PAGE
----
We can be forgiven for thinking drinking a glass of sparkling water is the same as drinking tap or filtered water – after all they look the same, except for the bubbles! But did you know that fizzy water is not actually benefiting your health?
Even when it’s unflavoured, fizzy water contains carbonic acid, which gives it bubbles. That acidity can gradually wear away tooth enamel. The good news is, it’s a relatively weak acid. And if you like to add some flavouring, such as SodaStream, this can bring the pH down, making the beverages even harsher on tooth enamel.
One 2007 study in which researchers exposed human teeth to flavoured sparkling waters for 30 minutes found the waters to be roughly as corrosive as orange juice. “It would be inappropriate to consider these flavoured sparkling waters as a healthy dental alternative to other acidic drinks,” that study concluded.
“For an average, healthy person, carbonated, sugar-free beverages are not going to be a main cavity-causing factor”, Andrew Swiatowicz, a dentist in Wilmington, Delaware told Atlantic. “If you are at all concerned, you can always dilute the carbonated water with regular water, or even just swish with regular water after”.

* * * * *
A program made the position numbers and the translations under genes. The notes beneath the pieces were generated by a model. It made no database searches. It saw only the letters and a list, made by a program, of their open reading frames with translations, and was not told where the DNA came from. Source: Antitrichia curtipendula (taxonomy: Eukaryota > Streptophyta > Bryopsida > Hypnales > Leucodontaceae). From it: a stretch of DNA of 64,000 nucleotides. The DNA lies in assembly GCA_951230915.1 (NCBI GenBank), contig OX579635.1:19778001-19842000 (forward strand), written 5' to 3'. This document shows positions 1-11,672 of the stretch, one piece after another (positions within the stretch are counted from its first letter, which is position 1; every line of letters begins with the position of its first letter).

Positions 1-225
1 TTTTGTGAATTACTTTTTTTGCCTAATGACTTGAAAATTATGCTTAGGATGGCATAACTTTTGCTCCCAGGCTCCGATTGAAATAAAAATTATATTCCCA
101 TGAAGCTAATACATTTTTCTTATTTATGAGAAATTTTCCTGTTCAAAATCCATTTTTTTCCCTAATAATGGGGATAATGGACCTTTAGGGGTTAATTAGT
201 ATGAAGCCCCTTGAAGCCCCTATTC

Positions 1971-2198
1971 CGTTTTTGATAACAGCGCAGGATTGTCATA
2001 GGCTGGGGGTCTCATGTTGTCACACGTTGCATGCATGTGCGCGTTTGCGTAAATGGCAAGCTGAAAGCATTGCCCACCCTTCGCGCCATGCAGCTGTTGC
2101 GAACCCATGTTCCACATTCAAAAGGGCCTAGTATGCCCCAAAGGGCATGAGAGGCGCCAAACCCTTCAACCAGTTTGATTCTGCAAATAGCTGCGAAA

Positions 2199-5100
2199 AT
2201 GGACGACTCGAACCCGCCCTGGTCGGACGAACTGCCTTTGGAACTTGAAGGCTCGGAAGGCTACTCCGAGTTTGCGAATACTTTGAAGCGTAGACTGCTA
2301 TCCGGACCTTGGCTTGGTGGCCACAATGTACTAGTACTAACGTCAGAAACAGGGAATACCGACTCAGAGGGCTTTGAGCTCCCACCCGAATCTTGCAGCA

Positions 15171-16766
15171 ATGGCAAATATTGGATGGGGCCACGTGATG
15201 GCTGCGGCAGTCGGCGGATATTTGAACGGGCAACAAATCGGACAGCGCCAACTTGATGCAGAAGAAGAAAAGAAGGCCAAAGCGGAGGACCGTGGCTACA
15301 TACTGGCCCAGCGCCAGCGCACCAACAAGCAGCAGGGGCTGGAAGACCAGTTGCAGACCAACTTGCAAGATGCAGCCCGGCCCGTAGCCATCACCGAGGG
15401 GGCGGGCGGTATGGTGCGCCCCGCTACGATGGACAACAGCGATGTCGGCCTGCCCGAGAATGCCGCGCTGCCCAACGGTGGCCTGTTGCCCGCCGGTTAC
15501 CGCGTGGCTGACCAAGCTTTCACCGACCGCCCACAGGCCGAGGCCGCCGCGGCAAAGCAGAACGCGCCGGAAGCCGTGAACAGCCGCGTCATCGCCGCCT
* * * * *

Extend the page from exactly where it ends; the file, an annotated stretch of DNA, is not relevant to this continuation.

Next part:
So how can you tell what will be bad for your teeth and health? Always read the ingredient list and keep a look out for additives, like sodium and sugar, to avoid negative consequences for your teeth and body. Be aware of the differences between fizzy waters:
- Club soda (carbonated water)/sparkling water contains sodium
- Soda water is very similar to club soda, but there is a notable difference between the two. Unlike soda water, mineral-like ingredients are added to club soda to enhance the flavour. If you look on the list of ingredients, you’ll likely see potassium bicarbonate and potassium sulfate listed.
- Tonic water contains added sweeteners and flavours.
- Flavoured sparkling water may have added citric acid or natural sweeteners, along with caffeine and sodium.